Isaiah 55:6-9

It is easier more productive to lay out everything in both versions.

Verse 6

Lectionary:    Seek the LORD while he may be found,

                               call him while he is near.

NABRE:        See the LORD while he may be found,

                               call upon him while he is near.

Verse 7

Lectionary:    Let the scoundrel forsake his way,

                               and the wicked his thoughts;

                     let him turn to the LORD for mercy;

                               to our God, who is generous in forgiving.

NABRE:        Let the wicked forsake their way,

                               and sinners their thoughts;

                     Let them turn to the LORD to find mercy;

                               to our God, who is generous in forgiving.

The singular pronoun, his, in the Lectionary leaves little room for Vatican culture with the plural pronoun, their, in the NABRE.

Verse 8

Lectionary:    For my thoughts are not your thoughts,

                               nor are your ways my ways, says the LORD.

NABRE:        For my thoughts are not your thoughts,

                               nor are your ways my ways—oracle of the LORD

It will be interesting to see how the new Lectionary translates says and oracle.

Verse 9

Lectionary:    As high as the heavens are above the earth,

                               so high are my ways above your ways

                               and my thoughts above your thoughts.

NABRE:        For as the heavens are higher than the earth,

                               so are my ways higher than your way,

                               my thoughts higher than your thoughts.

 

Psalm 145:2-3, 8-9, 17-18 (18a)

It is more productive easier to lay out everything in both versions.

Verse 2

Lectionary:    Every day will I bless you,

                               and I will praise your name forever and ever.

NABRE:        Every day I will bless you;

                               I will praise your name forever and ever.

Verse 3

Lectionary:    Great is the LORD and highly to be praised;

                               his greatness is unsearchable.

NABRE:        Great is the LORD and worthy of much praise,

                               whose grandeur is beyond understanding.

Verse 8

Lectionary:    The LORD is gracious and merciful,

                               slow to anger and of great kindness.

NABRE:        The LORD is gracious and merciful,

                               slow to anger and abounding in mercy.

Verse 9

Lectionary:    The LORD is good to all

                               and compassionate toward all his works.

NABRE:        The LORD is good to all,

                               compassionate toward all your works.

I wonder about the difference between his and your.

Verse 17

Lectionary:    The LORD is just in all his ways

                               and holy in all his works.

NABRE:        The LORD is just in all his ways,

                               merciful in all his works.

Verse 18

Lectionary:    The LORD is near to all who call upon him,

                               to all who call upon him in truth.

NABRE:        The LORD is near to all who call upon him,

                               to all who call upon him in truth.

My sense is that truth here means honesty, sincerity, and integrity.

 

Philippians 1:20c-24, 27a

The brackets do not appear in the Lectionary.

Verse 23

Lectionary:    … Christ, for that is far better.

NABRE:        … Christ, [for] that is far better.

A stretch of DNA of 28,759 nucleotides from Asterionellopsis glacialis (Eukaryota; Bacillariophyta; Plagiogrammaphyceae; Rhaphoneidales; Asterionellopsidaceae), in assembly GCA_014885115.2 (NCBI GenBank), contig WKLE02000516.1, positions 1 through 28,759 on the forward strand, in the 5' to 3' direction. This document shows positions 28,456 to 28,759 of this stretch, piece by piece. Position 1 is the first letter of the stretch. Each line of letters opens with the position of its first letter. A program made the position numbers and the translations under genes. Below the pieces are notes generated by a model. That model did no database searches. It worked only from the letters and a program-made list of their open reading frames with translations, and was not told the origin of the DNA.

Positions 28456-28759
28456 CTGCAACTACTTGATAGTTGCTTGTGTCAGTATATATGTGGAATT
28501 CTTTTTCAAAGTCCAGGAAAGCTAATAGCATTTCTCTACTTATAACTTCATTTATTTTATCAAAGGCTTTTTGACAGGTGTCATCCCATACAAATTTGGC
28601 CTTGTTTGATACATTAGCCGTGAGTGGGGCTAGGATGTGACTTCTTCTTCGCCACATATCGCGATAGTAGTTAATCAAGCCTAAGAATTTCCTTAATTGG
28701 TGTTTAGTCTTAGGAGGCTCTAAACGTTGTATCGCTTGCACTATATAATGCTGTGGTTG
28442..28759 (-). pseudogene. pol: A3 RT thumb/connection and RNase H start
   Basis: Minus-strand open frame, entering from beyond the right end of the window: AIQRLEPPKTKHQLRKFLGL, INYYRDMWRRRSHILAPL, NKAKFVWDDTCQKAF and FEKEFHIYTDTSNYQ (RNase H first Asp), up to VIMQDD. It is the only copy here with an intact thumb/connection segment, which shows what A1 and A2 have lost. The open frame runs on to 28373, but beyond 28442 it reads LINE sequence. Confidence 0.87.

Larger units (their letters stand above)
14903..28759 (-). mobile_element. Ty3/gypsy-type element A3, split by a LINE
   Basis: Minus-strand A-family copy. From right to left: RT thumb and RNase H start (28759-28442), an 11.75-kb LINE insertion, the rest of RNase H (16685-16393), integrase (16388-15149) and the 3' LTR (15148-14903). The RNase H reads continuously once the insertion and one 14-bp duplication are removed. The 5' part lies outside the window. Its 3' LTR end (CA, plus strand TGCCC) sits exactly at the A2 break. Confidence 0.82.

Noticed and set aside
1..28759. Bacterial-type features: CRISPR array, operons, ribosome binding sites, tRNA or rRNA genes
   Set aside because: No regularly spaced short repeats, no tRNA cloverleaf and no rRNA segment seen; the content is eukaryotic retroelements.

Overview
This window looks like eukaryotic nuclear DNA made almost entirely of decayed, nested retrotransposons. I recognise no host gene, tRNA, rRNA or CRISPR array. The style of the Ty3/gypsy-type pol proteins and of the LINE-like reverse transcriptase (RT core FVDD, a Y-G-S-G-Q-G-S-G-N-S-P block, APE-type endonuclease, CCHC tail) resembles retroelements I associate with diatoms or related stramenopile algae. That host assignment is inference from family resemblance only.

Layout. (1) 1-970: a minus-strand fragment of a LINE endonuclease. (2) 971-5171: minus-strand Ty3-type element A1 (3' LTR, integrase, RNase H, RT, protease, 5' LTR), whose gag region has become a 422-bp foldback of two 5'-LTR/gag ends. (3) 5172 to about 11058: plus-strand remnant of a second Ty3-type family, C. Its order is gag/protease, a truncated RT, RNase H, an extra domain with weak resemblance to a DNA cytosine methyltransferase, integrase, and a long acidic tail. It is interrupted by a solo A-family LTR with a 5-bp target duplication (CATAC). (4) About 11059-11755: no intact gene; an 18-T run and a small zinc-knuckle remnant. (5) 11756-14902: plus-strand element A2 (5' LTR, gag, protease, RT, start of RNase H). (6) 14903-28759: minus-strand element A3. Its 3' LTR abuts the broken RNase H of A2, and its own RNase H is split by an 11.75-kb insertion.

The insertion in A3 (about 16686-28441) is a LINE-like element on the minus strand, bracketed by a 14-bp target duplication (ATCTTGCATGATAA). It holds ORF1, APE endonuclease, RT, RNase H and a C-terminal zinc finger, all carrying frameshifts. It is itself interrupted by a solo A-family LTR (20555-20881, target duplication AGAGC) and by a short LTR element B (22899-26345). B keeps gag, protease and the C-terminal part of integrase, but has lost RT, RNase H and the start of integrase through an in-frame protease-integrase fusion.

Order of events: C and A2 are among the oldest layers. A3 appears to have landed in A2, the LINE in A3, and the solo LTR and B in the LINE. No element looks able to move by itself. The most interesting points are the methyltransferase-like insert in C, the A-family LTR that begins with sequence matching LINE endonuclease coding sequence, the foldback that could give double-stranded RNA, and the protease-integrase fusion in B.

The brackets do not appear in the Lectionary.

 

Verse 24

Lectionary:    … remain in the flesh …

NABRE:        … remain [in] the flesh …

See below in Themes.

 

Matthew 20:1-16

Verse 1

Lectionary:   

NABRE:       

Verse 3

Lectionary:    … landowner saw …

NABRE:        … he saw …

Verse 5

Lectionary:    And he went …

NABRE:        [And] he went …

Verse 6

Lectionary:    … the landowner found …

NABRE:        … he found …

Verse 15

Lectionary:    Or am I …

NABRE:        [Or] am I …

 

 

Themes

For recurring themes in Sacred Scripture, see the following, taken from the Greek.[18]  The exclamation point (!) indicates principal reference lists of passages related by a common theme or expression.  The exclamation point sometimes also functions as a semi-colon, comma, or period.  Italics of the same verse (I supply the book and chapter) indicates a special relevance; italics of a different verse or book from where it appears, indicates a direct quote.  Commas separate verses within the same book and semi-colons separate books.  Parenthetical expressions in red refer to Lectionary readings.  The abbreviation for following is f.  For more lengthy following, the abbreviation is ff.  The abbreviation for personal confusion is ??  For material based on the Greek Septuagint, the abbreviation is LXX.  LXX means the psalms may be one less than the number used.  Nestle-Aland uses a dagger, which I am unable to reproduce here, to indicate difficult passages, which I note as difficult.  With this material, I am trying to lay a foundation for developing Biblical themes the next time through the Liturgical Cycles.  I intend to add in which Lectionary readings to find the relevant passages.

 

Sacred Scripture develops themes for the following readings in Philippians 1:20c-24, 27a:

 

Verse 20       1 Corinthians 6:20; 2 Corinthians 4:10; Romans 8:10! Colossians 3:4.

Verse 22       John 15:16! 1 Corinthians 9:1; cf. Psalm 103:13 LXX.  Daniel Wallace asserts that fruitful labor emphasizes labor in the Greek.  Wallace offers the following overly-literal translation.  “This (will mean) (the) fruit of labor to me.”  The bold letters are in the original.[19]

Verse 23       2 Timothy 4:6; Luke 23:43; John 14:3; 2 Corinthians 5:8; 1 Thessalonians 4:17!

Verse 24       Philippians 2:24; Philemon 22.  The Greek manuscripts are difficult at the words in the flesh.  See above in Discrepancies.

 

 


 

Sacred Scripture develops themes for the following readings in Matthew 20:1-16:

 

Verse 1         Matthew 13:52! Matthew 21: ff. parallel.

Verse 2         Matthew 20:13; Tobit 5:15 LXX.

Verse 3        

Verse 4         Colossians 4:1.

Verse 8         Leviticus 19:13; Deuteronomy 24:14 f.    The Greek manuscripts are difficult at the words  to his foreman.

Verse 9         The Greek manuscripts are difficult at the words  when those who had started … came.

Verse 12       The Greek manuscripts are difficult at the words  them equal to us.